Rwanda is marking a quarter a century since the genocide that left almost one million people dead.
25 years on, the East African nation has emerged as one of the most prosperous countries in Africa. The government’s efforts to bring about reconciliation have greatly inspired this turnaround.
Moreover, individuals like Thomas Ntashutimwe have taken a step further to promote reconciliation in their own way.
While people thought I was going to marry a Tutsi survivor, I chose a person of a different ethnicity
Thomas lives in Mutete, 40 km north of Kigali. Defying odds when mixed-ethnicity marriages were very rare and not seen positively, Thomas a member of the persecuted Tutsi minority chose to marry a Hutu woman.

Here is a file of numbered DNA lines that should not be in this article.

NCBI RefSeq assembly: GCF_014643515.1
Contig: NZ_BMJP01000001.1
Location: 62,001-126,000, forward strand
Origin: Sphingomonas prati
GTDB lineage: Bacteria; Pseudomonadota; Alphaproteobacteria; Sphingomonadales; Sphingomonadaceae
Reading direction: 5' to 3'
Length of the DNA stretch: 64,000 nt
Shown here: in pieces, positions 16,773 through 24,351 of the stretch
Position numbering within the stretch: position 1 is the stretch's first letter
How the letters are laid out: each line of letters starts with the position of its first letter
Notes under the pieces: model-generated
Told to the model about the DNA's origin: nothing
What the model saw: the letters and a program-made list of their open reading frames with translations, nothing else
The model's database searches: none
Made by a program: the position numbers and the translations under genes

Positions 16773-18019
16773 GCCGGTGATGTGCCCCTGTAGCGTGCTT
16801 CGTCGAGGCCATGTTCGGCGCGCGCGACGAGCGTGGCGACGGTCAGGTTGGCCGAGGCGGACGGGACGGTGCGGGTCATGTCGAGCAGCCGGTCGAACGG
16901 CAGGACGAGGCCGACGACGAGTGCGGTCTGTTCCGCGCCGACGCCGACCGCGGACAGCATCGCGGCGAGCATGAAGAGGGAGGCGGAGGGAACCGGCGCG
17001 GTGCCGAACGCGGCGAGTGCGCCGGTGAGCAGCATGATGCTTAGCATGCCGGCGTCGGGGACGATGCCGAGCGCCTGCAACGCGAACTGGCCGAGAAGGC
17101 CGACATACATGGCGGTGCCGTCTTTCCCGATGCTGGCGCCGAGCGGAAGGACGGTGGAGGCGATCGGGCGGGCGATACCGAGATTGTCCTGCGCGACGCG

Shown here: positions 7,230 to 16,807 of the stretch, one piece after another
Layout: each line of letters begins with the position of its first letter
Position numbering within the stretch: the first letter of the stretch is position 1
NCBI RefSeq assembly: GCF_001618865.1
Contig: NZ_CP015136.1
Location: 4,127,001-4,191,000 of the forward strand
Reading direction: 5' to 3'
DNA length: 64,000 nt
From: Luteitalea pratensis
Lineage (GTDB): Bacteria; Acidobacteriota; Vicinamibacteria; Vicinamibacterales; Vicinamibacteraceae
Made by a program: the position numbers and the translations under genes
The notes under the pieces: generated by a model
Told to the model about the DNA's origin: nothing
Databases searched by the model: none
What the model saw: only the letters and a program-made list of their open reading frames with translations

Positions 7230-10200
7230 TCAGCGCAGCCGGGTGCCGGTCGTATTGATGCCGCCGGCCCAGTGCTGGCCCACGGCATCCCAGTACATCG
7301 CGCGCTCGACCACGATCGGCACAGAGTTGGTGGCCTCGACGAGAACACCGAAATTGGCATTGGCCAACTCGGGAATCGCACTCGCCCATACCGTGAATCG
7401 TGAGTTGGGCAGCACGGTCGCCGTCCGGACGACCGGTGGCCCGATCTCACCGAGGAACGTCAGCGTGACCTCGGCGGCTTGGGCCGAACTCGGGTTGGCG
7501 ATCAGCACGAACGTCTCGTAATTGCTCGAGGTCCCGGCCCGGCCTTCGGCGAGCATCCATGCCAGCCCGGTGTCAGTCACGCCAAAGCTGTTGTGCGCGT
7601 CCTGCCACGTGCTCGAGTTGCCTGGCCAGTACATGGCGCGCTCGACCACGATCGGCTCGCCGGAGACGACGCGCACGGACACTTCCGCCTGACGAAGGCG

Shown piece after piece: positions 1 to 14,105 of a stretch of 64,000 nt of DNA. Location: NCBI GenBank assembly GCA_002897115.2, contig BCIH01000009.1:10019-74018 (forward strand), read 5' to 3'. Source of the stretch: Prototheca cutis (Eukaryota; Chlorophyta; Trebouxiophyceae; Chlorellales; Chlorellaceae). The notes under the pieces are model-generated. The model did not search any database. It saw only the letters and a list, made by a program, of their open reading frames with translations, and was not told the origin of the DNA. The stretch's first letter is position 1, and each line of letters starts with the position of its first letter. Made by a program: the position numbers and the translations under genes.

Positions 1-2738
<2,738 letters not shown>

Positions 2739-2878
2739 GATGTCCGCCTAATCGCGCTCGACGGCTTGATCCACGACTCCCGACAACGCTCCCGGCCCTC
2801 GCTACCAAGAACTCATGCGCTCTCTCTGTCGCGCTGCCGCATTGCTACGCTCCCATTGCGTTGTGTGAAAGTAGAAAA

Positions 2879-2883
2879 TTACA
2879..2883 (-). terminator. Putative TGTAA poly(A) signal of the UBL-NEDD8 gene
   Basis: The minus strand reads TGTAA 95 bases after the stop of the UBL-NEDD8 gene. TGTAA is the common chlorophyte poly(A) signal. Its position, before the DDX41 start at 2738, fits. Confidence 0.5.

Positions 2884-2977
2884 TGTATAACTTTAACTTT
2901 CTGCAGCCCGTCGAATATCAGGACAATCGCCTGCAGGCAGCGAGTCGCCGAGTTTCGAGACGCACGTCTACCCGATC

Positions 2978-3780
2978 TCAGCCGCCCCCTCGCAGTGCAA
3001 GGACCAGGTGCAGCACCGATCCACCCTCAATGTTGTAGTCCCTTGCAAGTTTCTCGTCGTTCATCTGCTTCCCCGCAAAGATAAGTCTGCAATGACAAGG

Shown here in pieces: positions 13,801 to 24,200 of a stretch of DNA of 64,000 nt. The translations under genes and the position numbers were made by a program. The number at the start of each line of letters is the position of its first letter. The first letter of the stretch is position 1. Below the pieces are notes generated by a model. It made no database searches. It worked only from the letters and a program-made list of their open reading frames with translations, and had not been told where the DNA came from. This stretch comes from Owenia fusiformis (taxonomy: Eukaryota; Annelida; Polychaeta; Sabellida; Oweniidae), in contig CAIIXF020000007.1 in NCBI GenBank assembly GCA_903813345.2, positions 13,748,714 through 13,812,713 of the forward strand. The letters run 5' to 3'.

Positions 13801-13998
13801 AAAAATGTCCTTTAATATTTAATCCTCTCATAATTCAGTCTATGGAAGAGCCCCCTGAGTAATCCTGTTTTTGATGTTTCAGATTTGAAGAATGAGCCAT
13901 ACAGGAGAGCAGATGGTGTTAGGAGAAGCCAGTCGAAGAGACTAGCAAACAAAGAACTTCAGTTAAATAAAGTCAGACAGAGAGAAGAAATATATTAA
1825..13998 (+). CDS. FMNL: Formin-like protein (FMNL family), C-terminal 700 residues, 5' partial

“While people thought I was going to marry a Tutsi survivor, I chose a person of a different ethnicity. It was a personal decision. Nobody forced me, it was my choice, and it was a crucial step,” says Thomas.
His wife Laurence Ntashutimwe adds, “They see our home as a role model, observing how we conduct ourselves in the community. We are sometimes contacted to help other conflicted households.”
This measure reflects the Rwandan’s approach to recovering from the genocide. The government has stripped ethnic categories from national identity cards and textbooks and urged Rwandans to forgive but not forget.